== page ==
By Patricia Boccadoro
10 February 2002 - Nijinsky,
created in Hamburg in 2000, not yet seen in France, gave the Paris
audience the opportunity to discover, or rediscover an excellent
company, and to admire the choreographic skills of John Neumeier,
Director since 1973. Inevitably, the company bears his unmistakable
stamp, particularly in this ballet where he also designed the
attractive costumes and decor, and where countless opportunities to
shine were given to the dancers whether in the short solo roles, in
the corps de ballet, or in the beautiful pas de deux, the
However it was a very personal
work and woe to the spectator, kept at a distance, who knew little of
Nijinsky's life with Les Ballets
Russes. Despite the fact that Neumeier intended to produce a
work accessible to all, fortunate were those who arrived early with
time enough to glance through their programme. At each stage of the
action, there was a rustle of paper as people peered through the gloom
to understand the happenings in front of them. Moreover, it was a
ballet one admires from the outside, for the audience, who was not
shown Nijinsky the genius, but only his descent into madness, remained
stage is set the moment the spectator walks into the theatre, for
instead of the auditorium of the Palais Garnier, one is immediately
ushered into the glittering lounge of the Hotel Suvretta in St Moritz,
with its white curved balustrades and crystal chandeliers. It is
January, 1919 and the Red Cross gala where Nijinsky is to dance for
the last time is about to begin. The guests arrive in twos and threes,
accompanied by a young blonde woman in a long red dress, the countess
Romola de Pulszky, whom Nijinsky had married a few years before.
Vaslav Nijinsky, interpreted by 22 year old Alexandre Riabko, enters.
Polikarpova, Otto Budenícek , Jirí Budeníceko in
Choreography: John Neumeier
begins to dance using his own experimental movements, anti-classical,
but those watching don't like it, and applause only breaks out when he
returns to an academic style. The point is made, and the rest of Act I
deals with specific events in Nijinsky's life, including his
relationship with Diaghilev,
interpreted by Ivan Urban, a tall clean-shaven , handsome young man,
who evokes rather than resembles the rotund moustached Russian
it wasn't until the legendary dancer's meeting and marriage to Romola,
the luminous Anna Polikarpova, that the ballet really began to take
shape. Until then, it had seemed more like a series of tableaux
inhabited by Harlequin, the Spectre de la Rose with his famous jump,
the Faune, and the young man from Jeux, not forgetting the
Golden Slave from Sheherazade, created in 1910 on the very
same stage, subtle reminders of the artist's years of glory.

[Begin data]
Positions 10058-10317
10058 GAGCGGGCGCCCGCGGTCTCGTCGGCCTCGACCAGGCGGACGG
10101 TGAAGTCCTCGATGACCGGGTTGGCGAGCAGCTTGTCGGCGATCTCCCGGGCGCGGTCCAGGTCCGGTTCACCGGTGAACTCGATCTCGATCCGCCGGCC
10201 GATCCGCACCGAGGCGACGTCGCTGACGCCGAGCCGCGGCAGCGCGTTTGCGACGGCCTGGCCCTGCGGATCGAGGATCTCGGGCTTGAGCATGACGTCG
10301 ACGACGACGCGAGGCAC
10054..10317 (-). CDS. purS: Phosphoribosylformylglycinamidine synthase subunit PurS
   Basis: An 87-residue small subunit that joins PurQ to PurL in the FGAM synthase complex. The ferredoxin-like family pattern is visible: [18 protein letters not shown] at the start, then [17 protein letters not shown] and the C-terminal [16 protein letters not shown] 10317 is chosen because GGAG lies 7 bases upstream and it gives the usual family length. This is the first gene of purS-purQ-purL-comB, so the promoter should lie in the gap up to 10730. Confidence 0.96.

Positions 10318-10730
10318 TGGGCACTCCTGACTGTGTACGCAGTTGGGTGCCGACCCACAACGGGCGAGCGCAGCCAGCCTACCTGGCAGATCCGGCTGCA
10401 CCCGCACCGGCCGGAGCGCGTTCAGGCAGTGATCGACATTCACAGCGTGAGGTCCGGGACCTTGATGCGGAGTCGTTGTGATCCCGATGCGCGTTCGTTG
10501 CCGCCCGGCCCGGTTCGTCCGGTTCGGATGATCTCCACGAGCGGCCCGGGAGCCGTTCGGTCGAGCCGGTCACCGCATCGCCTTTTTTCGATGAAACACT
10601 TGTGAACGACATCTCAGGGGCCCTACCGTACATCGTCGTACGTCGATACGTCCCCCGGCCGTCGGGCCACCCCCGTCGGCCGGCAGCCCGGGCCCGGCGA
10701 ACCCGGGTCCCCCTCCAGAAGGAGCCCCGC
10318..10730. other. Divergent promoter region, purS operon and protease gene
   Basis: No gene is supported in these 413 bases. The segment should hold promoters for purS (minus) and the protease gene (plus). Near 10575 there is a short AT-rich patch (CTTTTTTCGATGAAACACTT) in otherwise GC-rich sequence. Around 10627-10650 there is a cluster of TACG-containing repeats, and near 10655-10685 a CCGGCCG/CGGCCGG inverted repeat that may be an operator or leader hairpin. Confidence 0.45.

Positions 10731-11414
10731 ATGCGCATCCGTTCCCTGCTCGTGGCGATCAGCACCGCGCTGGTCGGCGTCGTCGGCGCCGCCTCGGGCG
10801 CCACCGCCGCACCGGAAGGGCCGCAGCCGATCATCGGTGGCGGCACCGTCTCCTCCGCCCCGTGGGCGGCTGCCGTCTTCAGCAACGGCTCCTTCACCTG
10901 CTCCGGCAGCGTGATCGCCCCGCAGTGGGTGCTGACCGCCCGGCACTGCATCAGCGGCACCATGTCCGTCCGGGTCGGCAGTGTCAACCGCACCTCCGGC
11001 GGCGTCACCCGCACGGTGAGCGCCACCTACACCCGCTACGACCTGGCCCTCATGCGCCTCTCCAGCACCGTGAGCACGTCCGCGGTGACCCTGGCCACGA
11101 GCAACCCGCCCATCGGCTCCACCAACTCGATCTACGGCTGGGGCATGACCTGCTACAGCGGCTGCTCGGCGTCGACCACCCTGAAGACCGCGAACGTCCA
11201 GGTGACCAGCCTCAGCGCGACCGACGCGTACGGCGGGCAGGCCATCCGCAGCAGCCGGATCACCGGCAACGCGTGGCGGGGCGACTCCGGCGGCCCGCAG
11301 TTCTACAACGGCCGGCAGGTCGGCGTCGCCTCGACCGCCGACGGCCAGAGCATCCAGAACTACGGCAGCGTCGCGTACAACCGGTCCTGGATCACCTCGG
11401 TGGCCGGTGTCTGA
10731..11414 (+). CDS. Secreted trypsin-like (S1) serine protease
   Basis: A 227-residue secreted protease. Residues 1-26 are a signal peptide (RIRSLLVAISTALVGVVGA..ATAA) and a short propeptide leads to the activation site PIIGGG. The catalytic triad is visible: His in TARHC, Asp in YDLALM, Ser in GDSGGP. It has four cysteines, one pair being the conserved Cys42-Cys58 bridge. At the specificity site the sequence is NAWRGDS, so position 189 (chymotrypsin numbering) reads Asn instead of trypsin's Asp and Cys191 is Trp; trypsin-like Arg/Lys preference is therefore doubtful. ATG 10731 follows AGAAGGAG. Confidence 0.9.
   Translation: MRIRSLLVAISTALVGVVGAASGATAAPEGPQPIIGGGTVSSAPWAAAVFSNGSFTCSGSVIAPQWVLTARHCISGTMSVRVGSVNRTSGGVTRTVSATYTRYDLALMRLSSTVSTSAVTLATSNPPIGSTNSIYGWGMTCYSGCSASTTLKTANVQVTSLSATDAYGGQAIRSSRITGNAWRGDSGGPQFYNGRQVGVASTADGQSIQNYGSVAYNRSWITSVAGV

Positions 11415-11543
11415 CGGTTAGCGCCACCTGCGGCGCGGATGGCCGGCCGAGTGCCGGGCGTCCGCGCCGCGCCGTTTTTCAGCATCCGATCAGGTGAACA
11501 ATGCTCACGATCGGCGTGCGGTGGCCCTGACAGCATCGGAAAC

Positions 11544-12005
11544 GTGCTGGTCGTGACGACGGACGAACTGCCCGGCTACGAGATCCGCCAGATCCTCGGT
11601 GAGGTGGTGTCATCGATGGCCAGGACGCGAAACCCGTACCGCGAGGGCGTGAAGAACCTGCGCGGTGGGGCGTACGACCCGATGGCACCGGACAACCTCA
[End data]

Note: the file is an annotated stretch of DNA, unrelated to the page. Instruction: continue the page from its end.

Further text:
from snatches of Chopin and Robert Schumann, the first part is set to
Rimsky-Korsakov's Sheherazade, representative of Nijinsky's
magical beginnings with Les Ballets
Russes. John Neumeier's reason for using the score, however, is
more romantic as, according to the legend, Nijinsky danced Sheherazade
for Romola on their wedding night.
Jurgensen, Jirí Budenícek in Nijinsky.
Photo: © ICARE
II, introduced by two great orbs of neon light encircling the dancer,
the recurring theme of Nijinsky's own drawings, is set to the Symphony
No. 11, op.103 by Shostakovitch. It deals only with madness.
Everybody's madness, including that of Nijinsky's young brother,
interpreted by the extraordinary Yukichi Hattori, more acrobat than
dancer. How many in the audience knew that Vaslav had a young sibling,
incurably ill, who died in his arms? Hattori's very Asian features
only added to the confusion here.
descent into schizophrenia is accelerated by the outbreak of war, and
soldiers march slowly across the back of the stage, but soldiers who,
curiously, were half naked under their jackets. Petrushka, the symbol
of Nijinsky's own suffering emerges from their ranks.
Ballet in Nijinsky.
Choreography: John Neumeier
Photo: © ICARE
Massine has replaced Nijinsky in Diaghilev's arms, and Romola, (again
with reference to my programme notes), has an affair with a doctor,
before sitting her husband on a toboggan , and pulling him back to
where the ballet began, back at the Hotel Suvretta.
visually beautiful, the ballet was often hard going for the audience.
It seemed that a whole bit was missing to hook onto for emotions. It
was impossible to identify with any of the characters, possibly the
least of Neumeier's worries, but I felt regret that he didn't cheat a
little to help the audience. The numerous original and very lovely
pas de deux weren't enough. The choreographer knows his
subject too well, and included so many subtle references that for much
of the time, it was very difficult to follow him. People finally sat
back in their seats and simply appreciated the quality of the
The Hamburg Ballet will dance Nijinsky
at the Hong Kong Arts Festival on 8, 9 March 2003 and at the Mariinsky
Theatre in Saint Petersburg, Russia on 17, 18, 19 July 2003.
Hamburg Ballet Web Site
Patricia Boccadoro writes on dance in Europe. She
contributes to The Guardian, The Observer and Dancing Times and was
dance consultant to the BBC Omnibus documentary on Rudolf Nureyev. Ms.
Boccadoro is the dance editor for Culturekiosque.com.